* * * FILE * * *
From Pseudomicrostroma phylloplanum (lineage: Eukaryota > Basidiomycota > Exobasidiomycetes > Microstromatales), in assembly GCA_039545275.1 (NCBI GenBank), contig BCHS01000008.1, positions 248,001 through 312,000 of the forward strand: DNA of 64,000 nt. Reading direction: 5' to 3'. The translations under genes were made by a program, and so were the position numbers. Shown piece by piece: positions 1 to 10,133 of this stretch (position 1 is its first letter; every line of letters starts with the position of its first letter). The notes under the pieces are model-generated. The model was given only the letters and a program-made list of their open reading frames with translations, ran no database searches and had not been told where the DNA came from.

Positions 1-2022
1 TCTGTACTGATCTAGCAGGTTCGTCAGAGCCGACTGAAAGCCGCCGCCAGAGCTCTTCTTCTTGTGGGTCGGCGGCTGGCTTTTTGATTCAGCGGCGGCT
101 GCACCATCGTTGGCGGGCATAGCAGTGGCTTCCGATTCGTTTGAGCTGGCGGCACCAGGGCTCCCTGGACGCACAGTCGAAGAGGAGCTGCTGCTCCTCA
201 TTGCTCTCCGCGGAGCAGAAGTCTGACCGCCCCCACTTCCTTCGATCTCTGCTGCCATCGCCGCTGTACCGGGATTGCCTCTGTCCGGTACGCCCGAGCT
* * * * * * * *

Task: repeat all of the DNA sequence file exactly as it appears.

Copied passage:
From Pseudomicrostroma phylloplanum (lineage: Eukaryota > Basidiomycota > Exobasidiomycetes > Microstromatales), in assembly GCA_039545275.1 (NCBI GenBank), contig BCHS01000008.1, positions 248,001 through 312,000 of the forward strand: DNA of 64,000 nt. Reading direction: 5' to 3'. The translations under genes were made by a program, and so were the position numbers. Shown piece by piece: positions 1 to 10,133 of this stretch (position 1 is its first letter; every line of letters starts with the position of its first letter). The notes under the pieces are model-generated. The model was given only the letters and a program-made list of their open reading frames with translations, ran no database searches and had not been told where the DNA came from.

Positions 1-2022
1 TCTGTACTGATCTAGCAGGTTCGTCAGAGCCGACTGAAAGCCGCCGCCAGAGCTCTTCTTCTTGTGGGTCGGCGGCTGGCTTTTTGATTCAGCGGCGGCT
101 GCACCATCGTTGGCGGGCATAGCAGTGGCTTCCGATTCGTTTGAGCTGGCGGCACCAGGGCTCCCTGGACGCACAGTCGAAGAGGAGCTGCTGCTCCTCA
201 TTGCTCTCCGCGGAGCAGAAGTCTGACCGCCCCCACTTCCTTCGATCTCTGCTGCCATCGCCGCTGTACCGGGATTGCCTCTGTCCGGTACGCCCGAGCT